Also loved this despite the flaws. One thing to note is that there's a lot more running on the TVs in the game than just "To Kill a Mockingbird". I was wandering past a tramp's TV in a shopping cart at the subway station, and spotted the distinctive Saul Bass titles for "The Man with the Golden Arm" (Frank Sinatra as a struggling junkie, which also has a lot of thematic relevance). As far as I know, that entire movie's in the game as well, along with a bunch of old Flash Gordon serials, martial arts movies, Popeye cartoons, and other nifty stuff.

Rob Zacny wrote:

Where, outside of a Tarantino film, do you find this kind of combination of staggering violence, sadism, and cruel humor?

Garth Ennis comics, which, coincidentally, are the source material.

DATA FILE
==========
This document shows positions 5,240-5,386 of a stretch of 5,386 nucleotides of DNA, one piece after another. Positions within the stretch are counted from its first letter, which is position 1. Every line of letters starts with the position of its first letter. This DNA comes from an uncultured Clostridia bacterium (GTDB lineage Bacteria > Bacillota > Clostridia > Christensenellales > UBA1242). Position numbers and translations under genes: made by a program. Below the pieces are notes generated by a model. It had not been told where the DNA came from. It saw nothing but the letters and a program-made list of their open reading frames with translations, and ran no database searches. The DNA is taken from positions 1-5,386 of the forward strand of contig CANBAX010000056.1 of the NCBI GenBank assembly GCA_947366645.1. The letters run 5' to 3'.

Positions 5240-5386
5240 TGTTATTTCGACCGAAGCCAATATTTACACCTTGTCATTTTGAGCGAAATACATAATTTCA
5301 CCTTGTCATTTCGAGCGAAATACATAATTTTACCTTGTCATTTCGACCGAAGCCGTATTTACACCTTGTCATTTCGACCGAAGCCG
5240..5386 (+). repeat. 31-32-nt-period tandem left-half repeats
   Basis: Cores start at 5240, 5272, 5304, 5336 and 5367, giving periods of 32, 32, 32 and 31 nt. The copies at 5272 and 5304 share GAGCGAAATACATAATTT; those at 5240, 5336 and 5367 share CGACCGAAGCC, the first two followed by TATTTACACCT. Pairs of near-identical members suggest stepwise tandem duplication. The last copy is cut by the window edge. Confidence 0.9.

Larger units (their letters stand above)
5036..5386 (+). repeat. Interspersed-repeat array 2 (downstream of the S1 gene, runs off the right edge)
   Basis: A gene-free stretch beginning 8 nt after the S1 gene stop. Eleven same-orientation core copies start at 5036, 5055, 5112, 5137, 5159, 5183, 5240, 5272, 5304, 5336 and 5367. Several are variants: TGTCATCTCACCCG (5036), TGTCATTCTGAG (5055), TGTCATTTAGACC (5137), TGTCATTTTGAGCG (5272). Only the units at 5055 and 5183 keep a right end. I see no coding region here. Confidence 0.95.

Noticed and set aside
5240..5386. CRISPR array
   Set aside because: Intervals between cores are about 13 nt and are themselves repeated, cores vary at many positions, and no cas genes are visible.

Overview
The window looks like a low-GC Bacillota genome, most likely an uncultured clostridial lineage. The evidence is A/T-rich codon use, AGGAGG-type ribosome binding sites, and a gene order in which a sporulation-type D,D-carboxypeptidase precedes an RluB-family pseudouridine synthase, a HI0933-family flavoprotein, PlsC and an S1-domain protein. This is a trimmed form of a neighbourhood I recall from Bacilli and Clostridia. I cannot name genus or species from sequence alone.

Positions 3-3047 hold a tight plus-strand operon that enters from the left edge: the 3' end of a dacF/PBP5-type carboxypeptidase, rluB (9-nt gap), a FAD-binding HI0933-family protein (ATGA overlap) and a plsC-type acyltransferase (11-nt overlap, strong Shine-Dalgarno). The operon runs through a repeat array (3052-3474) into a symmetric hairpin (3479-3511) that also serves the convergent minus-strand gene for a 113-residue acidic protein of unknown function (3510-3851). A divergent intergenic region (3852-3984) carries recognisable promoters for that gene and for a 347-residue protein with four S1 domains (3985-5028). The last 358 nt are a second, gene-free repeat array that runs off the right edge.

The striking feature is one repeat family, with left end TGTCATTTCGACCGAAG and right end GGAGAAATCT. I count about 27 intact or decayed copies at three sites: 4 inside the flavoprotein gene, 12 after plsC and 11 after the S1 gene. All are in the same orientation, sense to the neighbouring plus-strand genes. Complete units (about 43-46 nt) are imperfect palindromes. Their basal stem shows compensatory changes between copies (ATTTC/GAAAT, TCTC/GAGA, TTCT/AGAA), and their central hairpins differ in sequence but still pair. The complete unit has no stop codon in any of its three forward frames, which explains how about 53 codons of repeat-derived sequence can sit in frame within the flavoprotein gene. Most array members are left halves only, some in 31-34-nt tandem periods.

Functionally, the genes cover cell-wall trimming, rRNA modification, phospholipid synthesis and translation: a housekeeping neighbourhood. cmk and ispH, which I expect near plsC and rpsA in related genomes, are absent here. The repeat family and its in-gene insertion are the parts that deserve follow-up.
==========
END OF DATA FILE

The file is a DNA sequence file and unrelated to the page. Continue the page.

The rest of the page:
I was really surprised by this game. Ended up losing a weekend to it. My favorite part happened on my way to the final mission. At this point, I have every power and they're mostly maxed out. And the game is nice enough to let you play a couple missions like this so you can enjoy the power you've achieved, so I'm actually quite adept at being The Darkness by this point. It's in this state that a man tries to mug me on the street. Not fumbling with what button controls which power, instead I react instantly and fluidly, expertly ripping the man's heart out with one of those creepy mouth tentacle things. That's what you get, mothaf*cka.